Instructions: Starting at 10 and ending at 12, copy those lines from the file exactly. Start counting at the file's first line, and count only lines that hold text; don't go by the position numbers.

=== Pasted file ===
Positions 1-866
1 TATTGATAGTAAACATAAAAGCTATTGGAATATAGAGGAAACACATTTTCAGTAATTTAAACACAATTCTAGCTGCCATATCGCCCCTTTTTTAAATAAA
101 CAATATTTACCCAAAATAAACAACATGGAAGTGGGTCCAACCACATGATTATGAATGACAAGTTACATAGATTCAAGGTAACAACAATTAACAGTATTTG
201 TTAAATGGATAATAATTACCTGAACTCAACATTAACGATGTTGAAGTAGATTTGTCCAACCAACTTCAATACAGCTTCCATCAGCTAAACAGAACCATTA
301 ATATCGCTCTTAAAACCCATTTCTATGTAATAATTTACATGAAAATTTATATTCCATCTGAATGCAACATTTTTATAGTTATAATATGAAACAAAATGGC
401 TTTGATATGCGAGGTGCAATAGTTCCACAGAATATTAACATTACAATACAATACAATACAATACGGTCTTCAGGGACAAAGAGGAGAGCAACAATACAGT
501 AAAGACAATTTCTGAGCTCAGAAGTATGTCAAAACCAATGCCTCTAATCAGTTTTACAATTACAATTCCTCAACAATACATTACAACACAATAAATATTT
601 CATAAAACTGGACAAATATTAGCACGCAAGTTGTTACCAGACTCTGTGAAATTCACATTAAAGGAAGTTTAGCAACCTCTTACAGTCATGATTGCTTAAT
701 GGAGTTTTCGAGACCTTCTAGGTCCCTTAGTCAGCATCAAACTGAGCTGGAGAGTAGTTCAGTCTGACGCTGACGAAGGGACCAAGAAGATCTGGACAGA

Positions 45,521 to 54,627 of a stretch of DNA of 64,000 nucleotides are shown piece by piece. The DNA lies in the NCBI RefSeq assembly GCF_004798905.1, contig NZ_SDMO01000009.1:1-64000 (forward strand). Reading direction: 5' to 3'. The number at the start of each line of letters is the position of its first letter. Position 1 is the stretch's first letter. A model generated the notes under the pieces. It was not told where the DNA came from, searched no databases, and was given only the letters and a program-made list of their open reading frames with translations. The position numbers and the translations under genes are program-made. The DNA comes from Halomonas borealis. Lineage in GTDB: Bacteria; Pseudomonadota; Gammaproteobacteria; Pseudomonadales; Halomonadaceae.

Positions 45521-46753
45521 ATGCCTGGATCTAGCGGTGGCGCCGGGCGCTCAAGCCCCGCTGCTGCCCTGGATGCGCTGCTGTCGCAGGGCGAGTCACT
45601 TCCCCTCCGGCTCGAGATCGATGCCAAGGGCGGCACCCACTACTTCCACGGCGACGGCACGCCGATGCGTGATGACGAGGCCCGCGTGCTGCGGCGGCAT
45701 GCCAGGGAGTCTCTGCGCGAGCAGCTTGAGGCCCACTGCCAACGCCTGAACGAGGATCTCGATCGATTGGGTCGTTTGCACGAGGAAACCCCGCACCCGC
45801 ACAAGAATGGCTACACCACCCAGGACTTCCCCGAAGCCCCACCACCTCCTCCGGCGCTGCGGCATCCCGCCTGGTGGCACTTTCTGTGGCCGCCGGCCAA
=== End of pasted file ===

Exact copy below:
Positions 45,521 to 54,627 of a stretch of DNA of 64,000 nucleotides are shown piece by piece. The DNA lies in the NCBI RefSeq assembly GCF_004798905.1, contig NZ_SDMO01000009.1:1-64000 (forward strand). Reading direction: 5' to 3'. The number at the start of each line of letters is the position of its first letter. Position 1 is the stretch's first letter. A model generated the notes under the pieces. It was not told where the DNA came from, searched no databases, and was given only the letters and a program-made list of their open reading frames with translations. The position numbers and the translations under genes are program-made. The DNA comes from Halomonas borealis. Lineage in GTDB: Bacteria; Pseudomonadota; Gammaproteobacteria; Pseudomonadales; Halomonadaceae.

Positions 45521-46753
45521 ATGCCTGGATCTAGCGGTGGCGCCGGGCGCTCAAGCCCCGCTGCTGCCCTGGATGCGCTGCTGTCGCAGGGCGAGTCACT